12 466 WILLIAM MITCHELL LAW REVIEW [Vol. 30:2 Stangler, 73 the Eighth Circuit stated the rationale for these decisions by quoting a decision of the Seventh Circuit: A transfer involving only minor changes in working conditions and no reduction in pay or benefits will not constitute an adverse employment action, otherwise every trivial personnel action that an irritable... employee did not like would form the basis of a discrimination suit. 74 There are exceptions, but they involve cases in which rather extraordinary action was taken, albeit short of termination or a reduction in pay. Recently, in an ADA case, the Eighth Circuit noted that the adverse action need not always involve termination or even a decrease in benefits or pay. 75 In that case, the court held that transfer of a surgical nurse to a clerical position in which she could not exercise her professional skill and worked in a room called the dummy room amounted to an adverse employment action. 76 The limited number of Minnesota appellate court decisions on these issues often cite Eighth Circuit decisions, although the application of those standards may be less stringent. 77 The MHRA, the ADA, and Title VII of the Civil Rights Act 78 all action F.3d 1142 (8th Cir. 1997). 74. Id. at 1144 (quoting Williams v. Bristol-Meyers Squibb Co., 85 F.3d 270, 274 (7th Cir. 1966)). 75. Brown, 286 F.3d at 1045 (citing Phillips v. Collings, 256 F.3d 843, 848 (8th Cir. 2001) (an action under 42 U.S.C charging discrimination and harassment on a religious basis)). The court found that a fifty-three-page evaluation complete with corrective action plans and remedial training requirements was, in the context presented, an adverse employment action. Id. 76. Brown, 286 F.3d at Dietrich v. Canadian Pacific Ltd., 536 N.W.2d 319 (Minn. 1995) is the only reported state appellate decision that addresses what constitutes an adverse employment action for purposes of a claim of discrimination under the Minnesota Human Rights Act. Not surprisingly, the court stated that [i]t would defy logic to hold that a plaintiff who is unemployed because she is furloughed following a reduction-in-force has not suffered an adverse employment action for purposes of a proceeding under the MHRA. Id. at 325. In Cierzan v. Hamline University, No. C , 2002 WL , at *2 (Minn. Ct. App. 2002), the court applied the materially alters the terms or conditions of employment test in a case that arises under the MHRA. In Mahazu v. Becklund Home Health Care, Inc., No. C , 2002 WL , at * 4-*5 (Minn. Ct. App. 2002), the court applied the material employment disadvantage test in a whistleblower action under Minnesota Statutes section In another whistleblower action, Johnson v. Independent School District No. 118, No. CX , 2001 WL , at * 4 (Minn. Ct. App. 2001), the court found that the proposed transfer of a bus aide from one school bus to another was not an adverse employment action. Id. (citing Hoffman v. Rubin, 193 F.3d 959, 964 (8th Cir. 1999)) U.S.C. 2000e-2(a)(1) (2003).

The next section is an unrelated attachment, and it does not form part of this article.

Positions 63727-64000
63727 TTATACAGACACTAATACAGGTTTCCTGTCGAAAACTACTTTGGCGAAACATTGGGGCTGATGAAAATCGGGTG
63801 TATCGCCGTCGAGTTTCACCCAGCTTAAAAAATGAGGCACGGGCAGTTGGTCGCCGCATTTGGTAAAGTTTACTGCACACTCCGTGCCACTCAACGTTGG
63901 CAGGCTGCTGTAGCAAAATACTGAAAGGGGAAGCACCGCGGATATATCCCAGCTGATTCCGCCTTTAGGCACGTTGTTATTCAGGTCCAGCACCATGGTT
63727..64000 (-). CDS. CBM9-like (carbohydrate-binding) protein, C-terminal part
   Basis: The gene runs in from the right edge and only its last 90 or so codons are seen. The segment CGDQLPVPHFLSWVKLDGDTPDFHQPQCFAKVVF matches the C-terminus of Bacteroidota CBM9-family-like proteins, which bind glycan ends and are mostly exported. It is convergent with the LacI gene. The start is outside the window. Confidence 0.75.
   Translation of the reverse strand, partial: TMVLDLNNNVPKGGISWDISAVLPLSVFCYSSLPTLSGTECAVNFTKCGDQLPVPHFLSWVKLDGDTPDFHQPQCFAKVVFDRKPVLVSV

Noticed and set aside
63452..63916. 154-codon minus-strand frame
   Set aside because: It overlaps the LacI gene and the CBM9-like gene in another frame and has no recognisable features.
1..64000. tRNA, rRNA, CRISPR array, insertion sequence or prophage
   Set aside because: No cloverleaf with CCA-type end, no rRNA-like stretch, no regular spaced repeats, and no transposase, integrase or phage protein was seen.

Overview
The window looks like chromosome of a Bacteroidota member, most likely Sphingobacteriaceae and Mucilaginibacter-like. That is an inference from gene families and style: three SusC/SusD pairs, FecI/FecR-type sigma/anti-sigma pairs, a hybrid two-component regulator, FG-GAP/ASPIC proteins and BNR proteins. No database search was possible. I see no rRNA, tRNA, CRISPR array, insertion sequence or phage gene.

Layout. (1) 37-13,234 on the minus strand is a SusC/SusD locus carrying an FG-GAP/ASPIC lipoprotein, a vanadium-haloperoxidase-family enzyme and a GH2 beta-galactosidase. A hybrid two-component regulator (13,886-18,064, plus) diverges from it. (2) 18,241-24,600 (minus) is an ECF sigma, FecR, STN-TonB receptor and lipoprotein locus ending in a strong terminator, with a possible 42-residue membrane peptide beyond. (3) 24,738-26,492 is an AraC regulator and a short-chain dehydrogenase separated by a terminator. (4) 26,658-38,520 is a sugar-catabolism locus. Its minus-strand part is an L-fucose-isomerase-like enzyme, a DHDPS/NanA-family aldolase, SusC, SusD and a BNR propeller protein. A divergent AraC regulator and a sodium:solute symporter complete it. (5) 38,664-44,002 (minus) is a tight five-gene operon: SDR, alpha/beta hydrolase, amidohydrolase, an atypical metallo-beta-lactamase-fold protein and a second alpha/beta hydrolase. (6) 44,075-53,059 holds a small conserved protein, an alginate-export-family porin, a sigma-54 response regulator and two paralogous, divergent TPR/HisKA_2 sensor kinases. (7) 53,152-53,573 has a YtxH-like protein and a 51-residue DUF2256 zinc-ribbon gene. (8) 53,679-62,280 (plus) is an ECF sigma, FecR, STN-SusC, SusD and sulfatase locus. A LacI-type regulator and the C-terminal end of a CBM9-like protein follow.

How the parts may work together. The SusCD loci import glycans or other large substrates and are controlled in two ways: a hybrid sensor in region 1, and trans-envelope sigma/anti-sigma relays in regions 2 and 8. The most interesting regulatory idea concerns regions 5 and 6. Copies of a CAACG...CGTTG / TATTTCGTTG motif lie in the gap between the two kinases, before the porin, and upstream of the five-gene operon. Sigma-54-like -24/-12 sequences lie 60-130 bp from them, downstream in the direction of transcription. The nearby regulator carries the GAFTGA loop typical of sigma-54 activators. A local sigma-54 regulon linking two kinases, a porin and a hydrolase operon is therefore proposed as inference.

13 2003] FAIRNESS TO THE DISABLED OR THE PLAINTIFF? 467 proscribe discrimination in a broad range of employment actions, including discrimination in the terms, conditions, or privileges of employment. Contrary to the decisions cited above, the United States Supreme Court has repeatedly stated that this language in Title VII is not limited to economic or tangible discrimination, and that it covers more than terms and conditions in the narrow contractual sense. 79 That Court has stated that Title VII demonstrates the intention of Congress to define discrimination in the broadest possible terms. 80 But these statements were made in cases where the workplace was permeated with pervasive discriminatory intimidation, ridicule, and insult that created an abusive working environment. 81 The law clerk in this case was not faced with a hostile work environment in these terms. Even if prohibited from being in the courtroom for a trial, he would still be employed, would suffer no diminution of pay or benefits, and would still use his professional skills. From that standpoint, there would be no adverse employment action, although the experience of being in court is, in many respects, one of the important benefits of a law clerk position. Perhaps the case would be different if similar motions were granted in other personal injury cases during the course of the clerk s tenure. Considered alone, however, one order that prohibits a law clerk with a disability from being present in the courtroom during one case, even if explicitly based upon that law clerk s disability, may not constitute an adverse employment action for purposes of a lawsuit based on the MHRA or ADA. B. Would There Be Justification for the Discriminatory Action? The ADA provides a defense to employers who use selection criteria that tend to screen out or deny a job or a benefit of a job to a person with a disability that those criteria are job-related and consistent with business necessity. 82 Assuming that an order or ruling prohibiting a law clerk with a disability were challenged in an action under the ADA, the defense could be that the very presence of a law clerk with a severe disability in the courtroom would so prejudice the jury that the plaintiff could not get a fair trial. This argument amounts to a claim that, for some personal injury trials, it is a bona fide occupational 79. Faragher v. City of Boca Raton, 524 U.S. 775, 786 (1998). 80. Nat l R.R. Passenger Corp. v. Morgan, 536 U.S. 101, 116 (2002). 81. See, e.g., Harris v. Forklift Sys., Inc., 510 U.S. 17, (1993) U.S.C (a) (2003).